If you find yourself considering a TIC purchase, please do yourself a favor and have an attorney review the TIC agreement and other critical documents before you remove your document review contingency. Work with your agent to investigate all the details so you know what to expect going in to the purchase. The bottom line is that TICs can work well for buyers who are looking to get into the more popular neighborhoods where condo prices have escalated. But it’s still important to do your due diligence at all turns.

State of the TIC Market in San Francisco

Despite their risky and complex nature, tenancy-in-common (TIC) interest sales made a strong showing in 2009.

A total of 403 TIC interests sold last year, for an average of $603,780. Units spent an average of 92 days on market (DOM), and that lengthy timeframe doesn’t seem to be shortening. Of the 403 TICs sold, 162 sold in the fourth quarter of 2009, at an average of $586,755. September and October saw 73 TICs selling, and surprisingly, 89 interests sold in the last two months of 2009. Buyers apparently weren’t slowed down by the holidays in this property category, either.

Though two- and three-unit buildings were popular—with 26 and 25 interests selling, respectively—the big winner was the six-unit building category. A total of 42 TICs sold in six-unit properties. Ultimately, all but 51 TICs were sold in 4-21-unit properties in the fourth quarter of 2009, meaning an awful lot of buyers qualified for the restrictive and often costly fractional/individual financing used on such properties.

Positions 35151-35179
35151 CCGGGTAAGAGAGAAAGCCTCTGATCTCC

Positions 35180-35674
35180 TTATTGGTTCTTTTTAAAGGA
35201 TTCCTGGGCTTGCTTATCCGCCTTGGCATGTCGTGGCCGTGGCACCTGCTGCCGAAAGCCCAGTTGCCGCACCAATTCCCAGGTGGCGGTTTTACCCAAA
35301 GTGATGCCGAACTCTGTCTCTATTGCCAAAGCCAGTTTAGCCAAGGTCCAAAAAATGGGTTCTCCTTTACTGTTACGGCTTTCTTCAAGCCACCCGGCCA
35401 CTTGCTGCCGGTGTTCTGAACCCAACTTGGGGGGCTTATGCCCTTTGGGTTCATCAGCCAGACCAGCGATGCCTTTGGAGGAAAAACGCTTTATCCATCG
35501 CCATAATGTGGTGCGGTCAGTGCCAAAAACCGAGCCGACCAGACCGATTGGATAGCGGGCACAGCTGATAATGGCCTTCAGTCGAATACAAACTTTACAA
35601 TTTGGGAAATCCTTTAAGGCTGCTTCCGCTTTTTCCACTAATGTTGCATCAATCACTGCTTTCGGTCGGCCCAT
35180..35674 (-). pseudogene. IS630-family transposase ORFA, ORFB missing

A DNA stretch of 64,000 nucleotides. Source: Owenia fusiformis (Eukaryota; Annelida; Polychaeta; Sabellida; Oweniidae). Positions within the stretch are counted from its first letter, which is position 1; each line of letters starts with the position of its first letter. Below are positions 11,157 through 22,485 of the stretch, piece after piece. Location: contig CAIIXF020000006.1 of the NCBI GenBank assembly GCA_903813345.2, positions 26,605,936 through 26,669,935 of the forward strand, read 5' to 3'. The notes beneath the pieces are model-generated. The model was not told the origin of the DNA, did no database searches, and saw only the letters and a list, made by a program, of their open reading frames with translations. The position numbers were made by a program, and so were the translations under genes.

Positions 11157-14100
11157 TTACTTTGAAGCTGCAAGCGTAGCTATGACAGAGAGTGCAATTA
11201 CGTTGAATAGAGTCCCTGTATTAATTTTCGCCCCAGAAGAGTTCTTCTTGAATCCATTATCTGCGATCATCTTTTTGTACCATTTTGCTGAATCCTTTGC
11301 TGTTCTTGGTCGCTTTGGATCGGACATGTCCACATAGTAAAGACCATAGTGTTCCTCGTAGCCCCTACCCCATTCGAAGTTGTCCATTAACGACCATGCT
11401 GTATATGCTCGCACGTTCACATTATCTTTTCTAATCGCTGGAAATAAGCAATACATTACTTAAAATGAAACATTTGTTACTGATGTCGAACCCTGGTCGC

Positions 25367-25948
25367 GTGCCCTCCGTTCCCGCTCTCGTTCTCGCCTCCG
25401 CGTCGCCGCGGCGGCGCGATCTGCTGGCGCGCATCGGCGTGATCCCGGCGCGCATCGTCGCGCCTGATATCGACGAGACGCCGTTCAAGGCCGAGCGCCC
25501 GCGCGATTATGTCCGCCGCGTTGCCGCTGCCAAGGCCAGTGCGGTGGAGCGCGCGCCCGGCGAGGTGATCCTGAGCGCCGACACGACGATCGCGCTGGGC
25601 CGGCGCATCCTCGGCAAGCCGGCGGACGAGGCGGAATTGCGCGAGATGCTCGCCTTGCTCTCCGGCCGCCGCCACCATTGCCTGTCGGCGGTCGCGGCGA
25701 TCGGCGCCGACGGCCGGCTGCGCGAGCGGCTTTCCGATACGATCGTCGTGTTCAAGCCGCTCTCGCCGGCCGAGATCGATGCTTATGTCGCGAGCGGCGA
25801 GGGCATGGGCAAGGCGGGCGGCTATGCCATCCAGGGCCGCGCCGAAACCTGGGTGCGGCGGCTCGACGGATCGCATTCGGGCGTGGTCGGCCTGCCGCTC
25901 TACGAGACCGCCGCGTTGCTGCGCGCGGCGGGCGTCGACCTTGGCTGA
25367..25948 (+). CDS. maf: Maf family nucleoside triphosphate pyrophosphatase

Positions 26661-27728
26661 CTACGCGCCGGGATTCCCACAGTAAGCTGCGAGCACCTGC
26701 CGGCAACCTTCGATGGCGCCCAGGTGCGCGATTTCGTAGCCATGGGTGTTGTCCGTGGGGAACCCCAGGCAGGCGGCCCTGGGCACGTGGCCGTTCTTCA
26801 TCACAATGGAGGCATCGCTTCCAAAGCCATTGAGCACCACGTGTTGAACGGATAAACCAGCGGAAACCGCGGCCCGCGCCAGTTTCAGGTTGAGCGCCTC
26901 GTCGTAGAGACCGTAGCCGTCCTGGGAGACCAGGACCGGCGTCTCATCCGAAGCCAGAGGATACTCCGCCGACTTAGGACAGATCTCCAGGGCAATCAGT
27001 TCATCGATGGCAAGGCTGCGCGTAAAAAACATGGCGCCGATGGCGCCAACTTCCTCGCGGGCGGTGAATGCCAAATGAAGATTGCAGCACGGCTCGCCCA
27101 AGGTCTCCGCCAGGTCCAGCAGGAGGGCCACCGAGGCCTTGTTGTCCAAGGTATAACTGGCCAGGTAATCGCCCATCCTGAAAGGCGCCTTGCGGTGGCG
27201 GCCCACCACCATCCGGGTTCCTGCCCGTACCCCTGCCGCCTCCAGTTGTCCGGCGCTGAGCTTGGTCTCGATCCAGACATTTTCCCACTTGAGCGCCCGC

As we head into 2010, I’m seeing 66 TIC interests in contract at an average list price of $568,561, and they’ve spent an average of 140 days on market.

There are 97 TICs on the market now, ranging in price from $330,000 for a 2BR/1BA interest that just came back on the market in a seven-unit building in Nob Hill, to a “house-like, eco-friendly” 2BR/2BA listed at $1,295,000 in a three-unit building that features Alcatraz and Bay views.

On the downside, it’s taking an average of 20+ years to condo convert three- to six-unit buildings purchased now, according to TIC attorney specialist Andy Sirkin, who recently gave in an-person update at our sales meeting. And for existing TIC owners who have been in the lottery multiple times, it’s looking like seven-year lottery candidates will be the big winners this year. So if you’ve been in the lottery for less than seven years, it’s unlikely you’ll “win” the right to condo convert this year (or, actually, next year).